Handily, the shift in recent years to smaller, turbocharged engines has tended to boost efficiency as well as performance. In the case of the i20 N yet, this means it officially returns 40.2mpg, if you can resist racing away from every set of lights. The Ford Fiesta ST - its biggest rival - manages official figures of 40.4mpg and both cars have CO2 emissions of 158g/km, which are reasonable figures for a private buyer, but aren't likely to enamour company-car drivers.
VED (tax) is charged at the standard rate and maintenance should also be pretty cheap. Tyres will cost a bit more than for a regular supermini, owing to their high-performance specifications, but shouldn't break the bank. Insurance will be more expensive, however; the i20 N is likely to rival the group 28 rating of the Fiesta ST.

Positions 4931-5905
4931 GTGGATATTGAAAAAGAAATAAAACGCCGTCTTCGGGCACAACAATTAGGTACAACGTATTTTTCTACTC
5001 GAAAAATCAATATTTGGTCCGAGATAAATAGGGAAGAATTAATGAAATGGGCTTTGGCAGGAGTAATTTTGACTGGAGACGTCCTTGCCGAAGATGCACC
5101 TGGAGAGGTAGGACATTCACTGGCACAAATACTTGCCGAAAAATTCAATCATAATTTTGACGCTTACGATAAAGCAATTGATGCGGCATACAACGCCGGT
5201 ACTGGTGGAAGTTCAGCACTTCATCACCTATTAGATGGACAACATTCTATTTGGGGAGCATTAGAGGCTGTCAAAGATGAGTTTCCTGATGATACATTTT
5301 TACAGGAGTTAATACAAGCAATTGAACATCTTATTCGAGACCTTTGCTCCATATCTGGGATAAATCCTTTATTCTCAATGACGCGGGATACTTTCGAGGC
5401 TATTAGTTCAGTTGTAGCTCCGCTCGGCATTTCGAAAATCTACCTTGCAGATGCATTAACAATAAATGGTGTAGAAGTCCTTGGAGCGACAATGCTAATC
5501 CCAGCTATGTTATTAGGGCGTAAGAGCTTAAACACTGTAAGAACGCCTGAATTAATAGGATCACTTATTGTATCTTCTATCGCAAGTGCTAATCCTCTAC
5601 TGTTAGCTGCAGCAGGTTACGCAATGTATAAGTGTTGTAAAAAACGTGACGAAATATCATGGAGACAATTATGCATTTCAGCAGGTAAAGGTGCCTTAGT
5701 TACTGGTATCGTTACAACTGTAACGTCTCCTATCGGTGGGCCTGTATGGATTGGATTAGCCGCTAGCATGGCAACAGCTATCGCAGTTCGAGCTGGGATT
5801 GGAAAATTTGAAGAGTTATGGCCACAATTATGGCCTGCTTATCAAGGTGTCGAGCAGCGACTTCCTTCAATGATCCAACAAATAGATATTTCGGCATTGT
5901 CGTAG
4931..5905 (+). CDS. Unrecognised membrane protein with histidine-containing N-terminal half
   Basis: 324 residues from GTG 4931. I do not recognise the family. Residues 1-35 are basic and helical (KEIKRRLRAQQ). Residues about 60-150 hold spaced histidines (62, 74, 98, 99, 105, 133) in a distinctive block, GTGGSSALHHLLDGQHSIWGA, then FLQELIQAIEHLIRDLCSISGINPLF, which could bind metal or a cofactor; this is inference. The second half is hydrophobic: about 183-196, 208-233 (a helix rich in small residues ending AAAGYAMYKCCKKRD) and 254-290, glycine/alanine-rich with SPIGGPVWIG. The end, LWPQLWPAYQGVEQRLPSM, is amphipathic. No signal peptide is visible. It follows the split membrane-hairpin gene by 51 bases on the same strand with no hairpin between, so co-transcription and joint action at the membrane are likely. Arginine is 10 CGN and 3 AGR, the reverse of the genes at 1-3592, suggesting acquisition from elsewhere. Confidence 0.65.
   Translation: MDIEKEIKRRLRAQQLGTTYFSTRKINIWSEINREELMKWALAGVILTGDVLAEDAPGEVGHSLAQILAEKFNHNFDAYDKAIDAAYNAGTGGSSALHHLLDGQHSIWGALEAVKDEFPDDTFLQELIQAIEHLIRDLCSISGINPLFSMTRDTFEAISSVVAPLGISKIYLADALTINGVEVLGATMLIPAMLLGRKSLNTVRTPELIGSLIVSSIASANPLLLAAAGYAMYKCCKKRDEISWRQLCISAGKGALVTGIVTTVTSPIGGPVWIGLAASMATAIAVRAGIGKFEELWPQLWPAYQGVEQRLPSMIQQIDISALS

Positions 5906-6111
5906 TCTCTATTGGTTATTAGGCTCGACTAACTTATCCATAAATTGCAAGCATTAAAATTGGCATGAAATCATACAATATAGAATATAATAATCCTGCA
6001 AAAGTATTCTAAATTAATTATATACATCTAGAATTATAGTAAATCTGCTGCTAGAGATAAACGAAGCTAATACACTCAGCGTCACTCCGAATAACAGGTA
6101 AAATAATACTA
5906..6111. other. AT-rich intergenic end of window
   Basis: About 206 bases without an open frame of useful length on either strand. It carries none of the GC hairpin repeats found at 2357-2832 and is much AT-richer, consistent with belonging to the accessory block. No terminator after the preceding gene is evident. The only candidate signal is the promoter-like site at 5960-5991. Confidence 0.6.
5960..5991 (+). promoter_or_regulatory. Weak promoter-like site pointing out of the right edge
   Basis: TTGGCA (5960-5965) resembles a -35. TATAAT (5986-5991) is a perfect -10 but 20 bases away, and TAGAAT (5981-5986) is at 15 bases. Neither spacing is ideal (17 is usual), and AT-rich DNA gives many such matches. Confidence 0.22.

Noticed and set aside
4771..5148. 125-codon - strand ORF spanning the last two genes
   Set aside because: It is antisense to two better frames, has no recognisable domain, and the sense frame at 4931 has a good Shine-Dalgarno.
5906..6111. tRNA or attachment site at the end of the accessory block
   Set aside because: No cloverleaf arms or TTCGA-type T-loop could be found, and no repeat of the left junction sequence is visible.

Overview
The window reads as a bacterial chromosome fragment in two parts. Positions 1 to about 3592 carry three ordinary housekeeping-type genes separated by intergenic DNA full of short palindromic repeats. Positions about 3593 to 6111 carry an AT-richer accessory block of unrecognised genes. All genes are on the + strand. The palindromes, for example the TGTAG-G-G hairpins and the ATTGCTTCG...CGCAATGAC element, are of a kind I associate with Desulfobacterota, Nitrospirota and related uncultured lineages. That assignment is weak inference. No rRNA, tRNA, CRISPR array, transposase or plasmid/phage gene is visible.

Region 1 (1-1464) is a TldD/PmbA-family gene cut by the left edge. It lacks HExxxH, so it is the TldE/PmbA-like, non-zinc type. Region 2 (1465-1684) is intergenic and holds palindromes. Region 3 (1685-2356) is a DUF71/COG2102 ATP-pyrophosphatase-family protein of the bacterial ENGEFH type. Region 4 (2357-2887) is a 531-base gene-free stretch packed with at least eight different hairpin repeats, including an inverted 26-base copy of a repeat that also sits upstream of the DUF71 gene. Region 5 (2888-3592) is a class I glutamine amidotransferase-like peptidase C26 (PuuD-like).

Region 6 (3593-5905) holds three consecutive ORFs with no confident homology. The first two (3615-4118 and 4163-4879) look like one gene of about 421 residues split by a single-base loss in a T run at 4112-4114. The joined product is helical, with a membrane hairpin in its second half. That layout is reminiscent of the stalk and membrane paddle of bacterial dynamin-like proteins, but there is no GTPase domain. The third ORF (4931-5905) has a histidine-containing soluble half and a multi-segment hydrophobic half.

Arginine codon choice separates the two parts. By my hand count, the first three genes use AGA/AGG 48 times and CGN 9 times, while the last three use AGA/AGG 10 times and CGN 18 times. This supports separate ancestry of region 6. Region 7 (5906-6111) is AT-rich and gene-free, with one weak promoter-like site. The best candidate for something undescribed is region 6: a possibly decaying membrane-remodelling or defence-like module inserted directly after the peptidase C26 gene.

Engines, drive & performance
Hyundai has really hit the ground running with its new 'N' performance brand. The i30 N, in particular, has done a great job of showing what the Korean manufacturer can do, and proving it's a real threat to established European rivals. Part of its success is down to some influential recruits, head-hunted from rival brands, and the fact that the ‘N’ team has a base at the Nurburgring circuit in Germany, which is probably the world's ultimate proving ground.